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Meditation Doesn’t Work for Me

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Meditation has become very popular over the last decade. Many people swear by its benefits, which include stress relief, improved focus and enhanced productivity. The goal of meditation is to clear your mind of distractions and encourage you to focus on the present moment, become aware of your breath, and notice various bodily sensations. But does meditation really work? And how can we achieve these supposed benefits?

“It’s a great way to de-stress,” says Dr David Rizzo, author of Mindfulness for Dummies. “But it’s also a powerful tool for improving sleep, reducing anxiety and depression, and even boosting creativity and productivity.” The kind of meditation most closely associated with these benefits is mindfulness meditation, which advocates believe can transform the lives and attitudes of those who practise it. But how?

In this article, we’ll explore exactly how mindfulness meditation works, and take note of the most common mistakes people make when it comes to meditation practice. We’ll let you know what you can do when meditation isn’t working for you — so let’s dive in!

Does Meditation Work?

You might have some questions about how exactly meditation and mindfulness work, particularly since they’ve become the new fad words for many brands and celebrities to throw around. The term meditation describes a collection of techniques used to induce greater calmness, equanimity, and emotional health, and train our minds for better awareness and attention. One of these techniques is mindfulness, which is the practice of bringing your attention to the present moment and taking notice of your surroundings without judgement. Mindfulness meditation uses breathing exercises, body scans, and other techniques to bring us a moment of calm, expand our awareness, and reduce the impact of mental health issues like anxiety and depression.

The positive effects of meditation have been backed up by research such as the John Hopkins University’s 8-week study tracking the positive impact of mindfulness meditation on depression and anxiety when combined with psychological treatment. This study also showed that psychological treatment was demonstrably more effective when combined with meditation.

Another of the key benefits of meditation is improved sleep. Sleep is closely linked to anxiety and stress, a fact any of us who have spent nights tossing and turning due to worries and dilemmas will know. Consistent meditation practice is proven to reduce the negative effects of insomnia and other sleep issues. Meditation will help you make it easier to doze off, stay asleep, and have a more peaceful sleep experience overall. A US National Institute of Health study into the positive impact of mindfulness meditation interventions for those experiencing disturbed sleep found that those who incorporated mindfulness meditation into their life had a markedly better quality of sleep.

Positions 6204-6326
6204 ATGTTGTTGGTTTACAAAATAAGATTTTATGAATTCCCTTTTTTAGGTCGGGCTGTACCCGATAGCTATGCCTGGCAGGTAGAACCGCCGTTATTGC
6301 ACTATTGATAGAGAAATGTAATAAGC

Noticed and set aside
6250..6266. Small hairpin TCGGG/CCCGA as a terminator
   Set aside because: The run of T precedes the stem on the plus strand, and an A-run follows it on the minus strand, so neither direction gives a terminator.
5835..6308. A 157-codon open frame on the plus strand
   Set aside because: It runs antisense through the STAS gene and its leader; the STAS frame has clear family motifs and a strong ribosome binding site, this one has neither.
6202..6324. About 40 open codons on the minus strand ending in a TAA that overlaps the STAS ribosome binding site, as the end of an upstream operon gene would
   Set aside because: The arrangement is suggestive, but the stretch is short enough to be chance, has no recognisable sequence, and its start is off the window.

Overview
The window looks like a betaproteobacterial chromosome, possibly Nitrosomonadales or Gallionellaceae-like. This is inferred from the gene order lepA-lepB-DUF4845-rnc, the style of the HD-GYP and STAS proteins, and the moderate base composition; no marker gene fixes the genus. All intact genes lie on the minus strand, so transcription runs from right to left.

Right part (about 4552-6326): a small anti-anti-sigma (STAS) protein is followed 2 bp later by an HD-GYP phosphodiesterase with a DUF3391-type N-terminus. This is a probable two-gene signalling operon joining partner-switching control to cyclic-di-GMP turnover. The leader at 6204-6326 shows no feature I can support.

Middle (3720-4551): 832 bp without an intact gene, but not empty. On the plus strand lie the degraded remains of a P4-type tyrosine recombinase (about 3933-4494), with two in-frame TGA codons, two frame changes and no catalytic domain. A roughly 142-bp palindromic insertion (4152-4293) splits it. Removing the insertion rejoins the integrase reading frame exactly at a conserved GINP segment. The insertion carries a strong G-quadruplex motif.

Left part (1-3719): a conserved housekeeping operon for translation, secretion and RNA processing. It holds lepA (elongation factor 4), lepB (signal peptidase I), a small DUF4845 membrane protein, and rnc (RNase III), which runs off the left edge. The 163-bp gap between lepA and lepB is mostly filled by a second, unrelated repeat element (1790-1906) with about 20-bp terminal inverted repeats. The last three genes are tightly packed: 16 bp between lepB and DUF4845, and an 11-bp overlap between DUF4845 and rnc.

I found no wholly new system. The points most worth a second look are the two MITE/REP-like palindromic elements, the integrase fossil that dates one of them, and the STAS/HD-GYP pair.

Experiences of stress, anxiety, and disturbed sleep can have a broader negative impact on our lives, causing us to struggle at work and perform worse in other areas of life. Mindfulness meditation can not increase productivity and creativity in our everyday lives, not only by tackling those root issues and improving our attention skills, but also by expanding our sense of awareness and causing us to look at the world in a more insightful and innovative way.

Is Meditation Not Working for You? Here’s Why

When you become a regular meditation practitioner, but you still aren’t seeing those benefits, it can be super frustrating. You might hear about the better quality of life you are supposed to feel with mindfulness practice, and wonder why it’s not happening for you. In these moments, try to remind yourself that it’s not always easy. A lot of the time, we go into our practice of meditation with a clear mind and a relaxed body, set up our space, and sit down, but the moment we start meditating, our mind is flooded with thoughts, ideas, and feelings.

Humans are so prone to distraction that we can often experiences battles between ourselves and our thoughts. Mindfulness meditators sometimes call the overactive part of our brains the ‘Monkey Mind’, due to its chaotic, energetic nature. Check out our article on What the Monkey Mind is and How to Train it for more information on this subject. For now though, let’s explore some of the common ways in which meditative practice can be interrupted or broken.

Common Mistakes People Make When Starting a Meditation Practice:

A lot of the time when we are meditating, we feel as though we’re losing out to the distracting side of our brains. This can manifest in different ways, but here are some of the most common experiences we have heard about that make people think that meditation doesn’t work for them:

  • Your mind races
  • You struggle to concentrate and your mind wanders
  • You struggle to find consistency
  • You get bored
  • You experience chronic pain
  • You judge yourself
  • You try to meditate for too long
  • You don’t stick with it
  • You expect a spiritual experience and are disappointed when it doesn’t materialise

It’s important not to start feeling downbeat if any of these issues arise; even the most experienced meditators sometimes struggle to get what they want from a meditation session. Ultimately, mindfulness meditation is a process of mental training, so it’s no surprise that there can be hiccups along the way. One of the best things to do when you experience these bumps in the road is to ask yourself a simple question: What are you meditating for?

What are you meditating for?

Often, these meditation obstacles arise because we’re not engaging with the real intentions we have for our meditation practice. Maybe you want to meditate to help you communicate better with a difficult family member, or perhaps you think it will help you enjoy your job more. It’s great to have an intention or meditation purpose; however, it’s worth considering whether the type of meditation we’re using aligns closely with that purpose.